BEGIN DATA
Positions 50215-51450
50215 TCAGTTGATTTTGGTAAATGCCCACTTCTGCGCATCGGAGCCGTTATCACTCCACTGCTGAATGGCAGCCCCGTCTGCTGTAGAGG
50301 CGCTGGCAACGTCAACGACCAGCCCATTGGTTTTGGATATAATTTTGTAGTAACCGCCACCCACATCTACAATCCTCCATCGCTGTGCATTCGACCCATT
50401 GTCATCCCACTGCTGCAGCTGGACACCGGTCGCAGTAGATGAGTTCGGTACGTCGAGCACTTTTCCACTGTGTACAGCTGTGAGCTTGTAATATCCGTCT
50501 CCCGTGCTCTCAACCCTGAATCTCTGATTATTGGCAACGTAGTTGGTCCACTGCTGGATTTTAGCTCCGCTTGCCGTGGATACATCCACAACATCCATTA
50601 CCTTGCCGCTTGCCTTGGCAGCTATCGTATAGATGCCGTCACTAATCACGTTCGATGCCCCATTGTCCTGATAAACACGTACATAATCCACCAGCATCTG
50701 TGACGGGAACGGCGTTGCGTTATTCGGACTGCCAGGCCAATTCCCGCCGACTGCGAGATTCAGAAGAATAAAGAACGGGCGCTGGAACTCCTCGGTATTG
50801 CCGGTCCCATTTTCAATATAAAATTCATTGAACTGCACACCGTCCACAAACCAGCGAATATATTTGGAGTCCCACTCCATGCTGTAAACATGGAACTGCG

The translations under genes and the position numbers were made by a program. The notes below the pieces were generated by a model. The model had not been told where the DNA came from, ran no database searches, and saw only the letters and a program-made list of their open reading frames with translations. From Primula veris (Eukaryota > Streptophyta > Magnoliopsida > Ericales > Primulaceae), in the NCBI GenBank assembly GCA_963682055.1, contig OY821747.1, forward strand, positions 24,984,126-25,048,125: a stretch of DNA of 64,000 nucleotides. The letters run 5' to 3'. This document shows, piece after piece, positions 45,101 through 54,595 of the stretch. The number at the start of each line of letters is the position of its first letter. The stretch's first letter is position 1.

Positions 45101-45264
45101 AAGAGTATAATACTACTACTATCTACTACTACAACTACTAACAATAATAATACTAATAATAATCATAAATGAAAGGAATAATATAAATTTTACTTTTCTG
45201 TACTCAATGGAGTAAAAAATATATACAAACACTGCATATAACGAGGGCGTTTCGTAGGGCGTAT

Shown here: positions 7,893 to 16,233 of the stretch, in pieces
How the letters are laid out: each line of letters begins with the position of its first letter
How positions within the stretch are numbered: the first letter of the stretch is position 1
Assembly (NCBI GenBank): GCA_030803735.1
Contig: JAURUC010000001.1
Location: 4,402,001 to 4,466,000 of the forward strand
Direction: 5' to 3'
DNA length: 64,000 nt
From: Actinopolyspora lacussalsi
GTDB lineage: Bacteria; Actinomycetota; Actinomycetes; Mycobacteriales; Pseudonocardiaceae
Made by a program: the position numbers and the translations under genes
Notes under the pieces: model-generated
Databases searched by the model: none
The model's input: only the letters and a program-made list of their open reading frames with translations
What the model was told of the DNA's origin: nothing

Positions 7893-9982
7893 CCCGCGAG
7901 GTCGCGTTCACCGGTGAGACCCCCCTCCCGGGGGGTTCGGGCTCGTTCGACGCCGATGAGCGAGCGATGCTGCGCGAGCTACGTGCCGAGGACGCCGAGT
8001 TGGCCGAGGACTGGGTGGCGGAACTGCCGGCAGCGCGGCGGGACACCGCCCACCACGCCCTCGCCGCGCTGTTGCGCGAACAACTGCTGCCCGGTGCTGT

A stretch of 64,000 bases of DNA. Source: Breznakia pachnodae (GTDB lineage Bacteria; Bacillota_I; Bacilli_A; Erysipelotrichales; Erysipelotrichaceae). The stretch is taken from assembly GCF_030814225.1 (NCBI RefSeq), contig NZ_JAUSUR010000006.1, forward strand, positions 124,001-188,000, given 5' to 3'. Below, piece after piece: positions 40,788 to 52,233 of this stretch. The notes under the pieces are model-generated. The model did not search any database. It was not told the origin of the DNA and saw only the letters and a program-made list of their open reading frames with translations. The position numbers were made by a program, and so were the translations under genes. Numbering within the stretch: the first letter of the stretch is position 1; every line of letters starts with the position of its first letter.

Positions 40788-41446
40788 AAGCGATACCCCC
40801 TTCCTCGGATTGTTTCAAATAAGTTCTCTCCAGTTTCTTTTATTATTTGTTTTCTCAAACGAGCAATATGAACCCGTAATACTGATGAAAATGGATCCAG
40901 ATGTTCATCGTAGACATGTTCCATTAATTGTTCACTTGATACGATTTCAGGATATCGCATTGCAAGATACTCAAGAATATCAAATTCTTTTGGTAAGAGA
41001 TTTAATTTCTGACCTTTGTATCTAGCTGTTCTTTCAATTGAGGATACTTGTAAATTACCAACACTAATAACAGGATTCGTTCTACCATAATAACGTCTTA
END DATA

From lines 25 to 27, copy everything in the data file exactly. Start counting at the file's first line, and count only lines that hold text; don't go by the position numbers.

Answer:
Databases searched by the model: none
The model's input: only the letters and a program-made list of their open reading frames with translations
What the model was told of the DNA's origin: nothing